New York City will open a fifth assistance center as the influx of asylum seekers continues, the mayor says



New York City plans to open an assistance center at a cruise ship terminal that will provide a temporary respite from the constant flow of asylum seekers arriving in the city, officials said.

The new site will be located at the Brooklyn Cruise Terminal, one of three cruise ship terminals in the New York metropolitan area, Mayor Eric Adams announced Saturday. It will serve about 1,000 asylum seekers, mostly single male newcomers, especially single adult men who are being transferred from another humanitarian aid center, the mayor said.

According to the mayor, the cruise terminal site will be the fifth humanitarian emergency and assistance center opened in the city in recent months to handle the influx of immigrants arriving by bus from other parts of the country. The city also opened 77 hotels as emergency shelters, New York City Emergency Management Commissioner Zach Iskol said.

The mayor’s spokesman did not provide a timetable for the launch of the new site, which should be up and running “as soon as possible.” A spokeswoman declined to provide a cost for the new site, but said the city will hire an outside vendor to complete the process.

The center is expected to be operational by spring, when the terminal will reopen to the public during the cruise season, and will also offer medical care, meals, laundry, reconnection and lodging.

“Since last spring, more than 41,000 asylum seekers have arrived in New York, and we currently have nearly 28,000 asylum seekers in our care, and our city is at breaking point,” Adams said in a statement Saturday.

CNN has reached out to the New York City Economic Development Corporation, which leases and operates the cruise terminal, for comment.

The cruise terminal structure will be “similar” to the city tent structures that opened on Randall’s Island in October, a spokeswoman said. The Randall’s Island center closed in mid-November in response to a decline in the number of asylum seekers at the time, city officials said in a November news release.

The Legal Aid Society and the Coalition for the Homeless, which criticized Adams’ plan for the loft-like structures, issued a statement expressing concern about whether the shelter would comply with the city’s right-to-housing policy.

The statement said the site is in a “high flood risk area,” which “exposes prospective residents to unwanted elements during the coldest months of the year.”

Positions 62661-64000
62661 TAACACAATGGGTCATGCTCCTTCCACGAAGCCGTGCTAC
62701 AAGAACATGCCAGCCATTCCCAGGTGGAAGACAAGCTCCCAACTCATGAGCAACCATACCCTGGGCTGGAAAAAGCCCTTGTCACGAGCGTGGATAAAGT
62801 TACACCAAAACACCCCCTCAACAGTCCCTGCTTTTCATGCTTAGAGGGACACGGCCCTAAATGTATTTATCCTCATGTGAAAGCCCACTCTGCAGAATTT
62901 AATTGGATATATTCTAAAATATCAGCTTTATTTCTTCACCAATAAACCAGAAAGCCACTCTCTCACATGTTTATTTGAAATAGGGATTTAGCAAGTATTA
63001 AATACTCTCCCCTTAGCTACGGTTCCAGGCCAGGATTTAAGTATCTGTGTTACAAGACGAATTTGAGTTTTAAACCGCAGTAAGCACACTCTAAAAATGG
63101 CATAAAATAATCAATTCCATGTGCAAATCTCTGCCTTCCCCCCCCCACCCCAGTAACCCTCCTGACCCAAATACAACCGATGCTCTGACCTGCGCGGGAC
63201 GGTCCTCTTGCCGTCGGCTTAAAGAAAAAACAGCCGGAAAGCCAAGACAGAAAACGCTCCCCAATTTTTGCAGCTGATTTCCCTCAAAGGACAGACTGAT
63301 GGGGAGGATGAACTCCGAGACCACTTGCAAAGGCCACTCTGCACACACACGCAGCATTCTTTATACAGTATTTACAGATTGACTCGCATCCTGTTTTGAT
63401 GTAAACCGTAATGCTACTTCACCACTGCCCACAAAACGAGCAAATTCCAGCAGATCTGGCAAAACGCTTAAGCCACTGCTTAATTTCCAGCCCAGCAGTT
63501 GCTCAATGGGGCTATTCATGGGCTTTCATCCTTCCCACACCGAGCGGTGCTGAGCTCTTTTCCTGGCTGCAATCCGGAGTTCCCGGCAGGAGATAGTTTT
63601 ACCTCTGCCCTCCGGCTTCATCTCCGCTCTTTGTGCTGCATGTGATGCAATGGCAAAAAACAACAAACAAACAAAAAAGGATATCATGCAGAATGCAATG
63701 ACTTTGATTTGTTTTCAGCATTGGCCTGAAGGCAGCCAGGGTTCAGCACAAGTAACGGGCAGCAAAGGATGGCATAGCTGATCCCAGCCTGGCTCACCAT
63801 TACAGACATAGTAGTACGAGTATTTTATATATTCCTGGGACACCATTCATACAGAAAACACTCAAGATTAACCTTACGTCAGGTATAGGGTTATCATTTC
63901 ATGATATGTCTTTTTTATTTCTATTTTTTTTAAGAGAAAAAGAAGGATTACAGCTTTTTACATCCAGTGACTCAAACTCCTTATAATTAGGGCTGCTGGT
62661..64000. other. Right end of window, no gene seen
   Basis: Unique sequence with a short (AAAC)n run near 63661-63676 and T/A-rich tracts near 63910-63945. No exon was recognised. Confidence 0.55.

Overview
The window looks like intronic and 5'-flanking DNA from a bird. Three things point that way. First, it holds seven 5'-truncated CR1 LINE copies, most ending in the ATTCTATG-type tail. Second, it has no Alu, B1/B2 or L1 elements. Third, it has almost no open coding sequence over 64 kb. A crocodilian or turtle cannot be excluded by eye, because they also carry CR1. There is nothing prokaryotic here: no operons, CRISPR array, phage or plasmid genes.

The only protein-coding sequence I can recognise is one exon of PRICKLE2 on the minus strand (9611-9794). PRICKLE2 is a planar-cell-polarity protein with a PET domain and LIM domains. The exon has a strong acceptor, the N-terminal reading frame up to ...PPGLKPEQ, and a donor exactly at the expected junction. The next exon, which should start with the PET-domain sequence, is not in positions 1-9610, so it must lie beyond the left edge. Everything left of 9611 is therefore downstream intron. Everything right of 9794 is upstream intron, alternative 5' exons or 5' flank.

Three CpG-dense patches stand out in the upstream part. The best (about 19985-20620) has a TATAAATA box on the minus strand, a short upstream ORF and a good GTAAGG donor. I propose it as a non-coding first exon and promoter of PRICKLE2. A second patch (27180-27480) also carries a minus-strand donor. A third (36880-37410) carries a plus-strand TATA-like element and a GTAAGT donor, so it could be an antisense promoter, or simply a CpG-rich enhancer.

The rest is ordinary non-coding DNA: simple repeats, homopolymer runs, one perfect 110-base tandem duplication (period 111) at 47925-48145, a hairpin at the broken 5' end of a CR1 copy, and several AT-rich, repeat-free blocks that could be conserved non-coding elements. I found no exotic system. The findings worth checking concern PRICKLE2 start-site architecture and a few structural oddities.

“Unlike pitching a tent in New York’s inaccessible flood-prone areas, hotels have always been the best short-term option,” the report said.

A spokeswoman for Adams said the new cruise terminal structure would be located inside an existing building at the terminal, noting that it would provide “double insulation” from the elements; conservationists expressed concern about the former structures.

In October, Adams declared a state of emergency to help deal with the city’s migrant crisis, which he said will cost the city $1 billion this fiscal year.

The mayor also called for emergency federal and state aid to manage the continued influx of asylum seekers.

Adams’ statement called on all relevant city agencies to coordinate efforts to respond to the humanitarian crisis and build the city’s emergency humanitarian response and assistance centers.

Texas Governor Greg Abbott announced last April a bus program for migrants processed and released by immigration authorities in Texas border communities to Washington, New York and Chicago.

Abbott and other advocates of tougher immigration restrictions say the Biden administration’s policies have encouraged more people to cross the border illegally. The bus campaign has led to clashes between Abbott and Adams, whose administration has accused the governor of using people as political pawns and whose city has long been seen as a haven for migrants.

Since March 2020, a controversial Trump-era border restriction known as Title 42 has allowed authorities to quickly deport migrants who have crossed the border illegally in an effort to prevent Covid-19. About 2.5 million were evicted, mostly during the Biden administration.

Earlier this month, President Joe Biden publicly condemned Title 42 and said his administration was preparing to end it. But officials have repeatedly turned to the Trump-era policy as a means of managing border tensions.

Officials said the court rulings left them no choice, but they chose to expand the policy beyond any court ruling.

In December, the Supreme Court ruled that Title 42 would remain in effect pending legal challenges, a victory in Republican-led states that prompted the Supreme Court to step in and block a lower court opinion that ordered the suspension of the authority.

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